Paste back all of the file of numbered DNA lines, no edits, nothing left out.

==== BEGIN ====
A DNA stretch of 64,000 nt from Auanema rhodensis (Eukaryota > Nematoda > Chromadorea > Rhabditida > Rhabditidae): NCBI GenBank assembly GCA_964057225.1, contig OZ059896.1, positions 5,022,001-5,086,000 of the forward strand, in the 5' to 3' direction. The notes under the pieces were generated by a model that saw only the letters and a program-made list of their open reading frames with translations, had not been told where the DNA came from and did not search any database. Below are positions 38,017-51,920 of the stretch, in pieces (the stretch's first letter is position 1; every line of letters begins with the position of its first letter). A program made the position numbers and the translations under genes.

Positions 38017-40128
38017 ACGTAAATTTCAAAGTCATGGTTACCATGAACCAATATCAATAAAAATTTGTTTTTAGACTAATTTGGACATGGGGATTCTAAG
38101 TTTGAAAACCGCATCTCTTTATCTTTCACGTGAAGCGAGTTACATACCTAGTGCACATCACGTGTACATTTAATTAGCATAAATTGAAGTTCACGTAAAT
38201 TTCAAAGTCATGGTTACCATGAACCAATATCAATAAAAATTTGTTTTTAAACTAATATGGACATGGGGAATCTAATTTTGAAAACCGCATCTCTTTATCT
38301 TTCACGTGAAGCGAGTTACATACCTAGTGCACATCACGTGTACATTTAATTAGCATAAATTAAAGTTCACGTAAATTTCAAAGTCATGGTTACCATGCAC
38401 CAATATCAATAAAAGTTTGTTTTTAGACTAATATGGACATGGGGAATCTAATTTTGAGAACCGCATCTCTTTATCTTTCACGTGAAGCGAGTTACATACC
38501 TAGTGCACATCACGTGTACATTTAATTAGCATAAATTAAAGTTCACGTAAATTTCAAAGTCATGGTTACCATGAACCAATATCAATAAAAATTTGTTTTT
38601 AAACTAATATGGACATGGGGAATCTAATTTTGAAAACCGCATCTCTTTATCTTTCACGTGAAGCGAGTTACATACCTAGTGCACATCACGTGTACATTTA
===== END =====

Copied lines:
A DNA stretch of 64,000 nt from Auanema rhodensis (Eukaryota > Nematoda > Chromadorea > Rhabditida > Rhabditidae): NCBI GenBank assembly GCA_964057225.1, contig OZ059896.1, positions 5,022,001-5,086,000 of the forward strand, in the 5' to 3' direction. The notes under the pieces were generated by a model that saw only the letters and a program-made list of their open reading frames with translations, had not been told where the DNA came from and did not search any database. Below are positions 38,017-51,920 of the stretch, in pieces (the stretch's first letter is position 1; every line of letters begins with the position of its first letter). A program made the position numbers and the translations under genes.

Positions 38017-40128
38017 ACGTAAATTTCAAAGTCATGGTTACCATGAACCAATATCAATAAAAATTTGTTTTTAGACTAATTTGGACATGGGGATTCTAAG
38101 TTTGAAAACCGCATCTCTTTATCTTTCACGTGAAGCGAGTTACATACCTAGTGCACATCACGTGTACATTTAATTAGCATAAATTGAAGTTCACGTAAAT
38201 TTCAAAGTCATGGTTACCATGAACCAATATCAATAAAAATTTGTTTTTAAACTAATATGGACATGGGGAATCTAATTTTGAAAACCGCATCTCTTTATCT
38301 TTCACGTGAAGCGAGTTACATACCTAGTGCACATCACGTGTACATTTAATTAGCATAAATTAAAGTTCACGTAAATTTCAAAGTCATGGTTACCATGCAC
38401 CAATATCAATAAAAGTTTGTTTTTAGACTAATATGGACATGGGGAATCTAATTTTGAGAACCGCATCTCTTTATCTTTCACGTGAAGCGAGTTACATACC
38501 TAGTGCACATCACGTGTACATTTAATTAGCATAAATTAAAGTTCACGTAAATTTCAAAGTCATGGTTACCATGAACCAATATCAATAAAAATTTGTTTTT
38601 AAACTAATATGGACATGGGGAATCTAATTTTGAAAACCGCATCTCTTTATCTTTCACGTGAAGCGAGTTACATACCTAGTGCACATCACGTGTACATTTA